Land Use Code

ParkingThe CBJ Land Use code provides a pleasure craft moorage requirement of one space per three moorage stalls at CBJ 49.40.210(a). As the harbor will be occupied by other user groups, alternate parking guidelines are considered in this review.

Parking standards have been provided for harbor planning purposes by the United States Fish and Wildlife Service, Alaska Department of Fish and Game, American Society of Civil Engineers and States for Organized Boating Access. These guidelines recommend 50 trailer parking spaces per lane of launch ramp, with a minimum requirement of 20 each. For the proposed two-lane facility in Douglas, the recommended number of trailer stalls is 40-100. The project proposes 54 new trailer spaces (see Area 5, Concept C).

A 1998 Army Corps of Engineers study for Douglas Harbor recommended that 30 parking spaces should be provided to support the non-trailered launch ramp. The existing parking layout provides 14 adjacent trailer spaces that could otherwise accommodate 28 vehicles. At this ramp, the existing trailer parking will remain to a date uncertain. The Parks & Recreation/Docks & Harbors Departments will monitor trailer parking in this area and determine the appropriate parking use, trailer or vehicle, after several seasons of expanded operations.

The parking requirement for the harbor development is the sum of the spaces required for recreational, commercial, live-aboard and launch users. The required parking is difficult to determine as the ratio between users will frequently change and can not be predicted. Using some interpretation, at a minimum, 63 spaces would be required for the existing harbor and launch ramp. Considering the proposed master plan, the minimum number of parking spaces required would be 140. Neither of these numbers account for higher intensity uses such as live-aboards or commercial vessels.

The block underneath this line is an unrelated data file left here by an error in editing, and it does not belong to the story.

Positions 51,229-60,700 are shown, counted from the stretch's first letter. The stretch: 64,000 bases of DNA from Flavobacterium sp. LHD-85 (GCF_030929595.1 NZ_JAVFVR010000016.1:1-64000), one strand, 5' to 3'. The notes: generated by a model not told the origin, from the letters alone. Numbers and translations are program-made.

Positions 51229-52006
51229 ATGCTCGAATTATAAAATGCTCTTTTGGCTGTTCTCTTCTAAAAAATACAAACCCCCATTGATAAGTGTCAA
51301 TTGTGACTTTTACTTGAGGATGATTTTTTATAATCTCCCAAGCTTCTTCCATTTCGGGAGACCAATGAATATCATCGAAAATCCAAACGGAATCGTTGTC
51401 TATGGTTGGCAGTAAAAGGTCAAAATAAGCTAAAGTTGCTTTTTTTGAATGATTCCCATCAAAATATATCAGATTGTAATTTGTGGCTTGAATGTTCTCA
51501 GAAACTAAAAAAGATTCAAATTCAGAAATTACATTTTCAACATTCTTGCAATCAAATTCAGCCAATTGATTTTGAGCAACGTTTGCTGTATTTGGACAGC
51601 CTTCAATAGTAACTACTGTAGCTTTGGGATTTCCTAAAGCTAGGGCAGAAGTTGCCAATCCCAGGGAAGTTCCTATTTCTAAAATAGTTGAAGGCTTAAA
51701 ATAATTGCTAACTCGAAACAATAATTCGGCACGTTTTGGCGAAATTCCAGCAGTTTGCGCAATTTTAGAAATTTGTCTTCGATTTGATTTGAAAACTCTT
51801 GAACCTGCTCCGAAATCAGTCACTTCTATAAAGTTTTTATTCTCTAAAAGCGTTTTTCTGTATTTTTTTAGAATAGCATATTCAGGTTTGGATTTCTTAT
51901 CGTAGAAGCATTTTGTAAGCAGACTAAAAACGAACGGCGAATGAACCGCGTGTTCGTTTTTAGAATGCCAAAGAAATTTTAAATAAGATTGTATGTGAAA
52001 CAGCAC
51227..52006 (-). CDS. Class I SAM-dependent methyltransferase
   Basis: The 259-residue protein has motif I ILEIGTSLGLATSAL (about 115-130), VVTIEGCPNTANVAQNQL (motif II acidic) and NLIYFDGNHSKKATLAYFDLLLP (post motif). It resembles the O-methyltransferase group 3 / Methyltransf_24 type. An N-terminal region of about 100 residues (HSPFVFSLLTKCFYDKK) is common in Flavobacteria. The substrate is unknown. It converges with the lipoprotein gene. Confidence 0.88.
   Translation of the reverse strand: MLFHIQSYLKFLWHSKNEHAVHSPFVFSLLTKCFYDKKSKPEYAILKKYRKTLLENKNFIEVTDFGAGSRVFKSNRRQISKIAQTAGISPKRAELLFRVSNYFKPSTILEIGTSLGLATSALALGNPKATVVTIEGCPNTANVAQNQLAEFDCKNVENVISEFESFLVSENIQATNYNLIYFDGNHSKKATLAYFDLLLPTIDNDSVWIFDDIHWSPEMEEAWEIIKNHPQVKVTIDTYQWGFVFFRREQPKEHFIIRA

The 1998 Army Corps of Engineers study for Douglas Harbor recommends 0.6 parking spaces per recreational vessel berth and 2.0 parking spaces per commercial vessel berth. For discussion purposes, we have assumed two-thirds occupancy by recreational users and applied the less

restrictive requirement of the land use code, one space per three moorage stalls. We further assumed the remaining harbor space would be occupied by commercial and live-aboard vessels, and applied a recommended 2 spaces per berth.

Coupled with the 30 spaces recommended for the non-trailered launch ramp, and a minimum of 40 spaces recommended for the new ramps, the total number of recommended parking spaces is 257. The project proposes to develop 217 new vehicle spaces, 52 new trailer spaces and to continue to use 14 existing trailer spaces, totaling 283 spaces. As the parking rates are largely provided as recommendations, the recommended parking allowance assumes 100% facility occupancy and additional joint use parking with Savikko Park naturally occurs, it appears that the master plan will adequately provide for harbor parking and improve opportunities for Savikko Park users as well.

Landscaping – The CBJ Land Use Code does not directly address landscaping or vegetative cover requirements for boat harbors. The code does require five percent of the site to be developed with vegetative cover in waterfront industrial zoning districts, per CBJ 49.50.300. This code section goes on to state that "public institutional uses" are required to provide vegetative cover on thirty percent of the lot area. While this term is not defined, it seems appropriate to interpret the general intent of the code to be that a public boat harbor should provide more vegetation than would otherwise be required by zoning.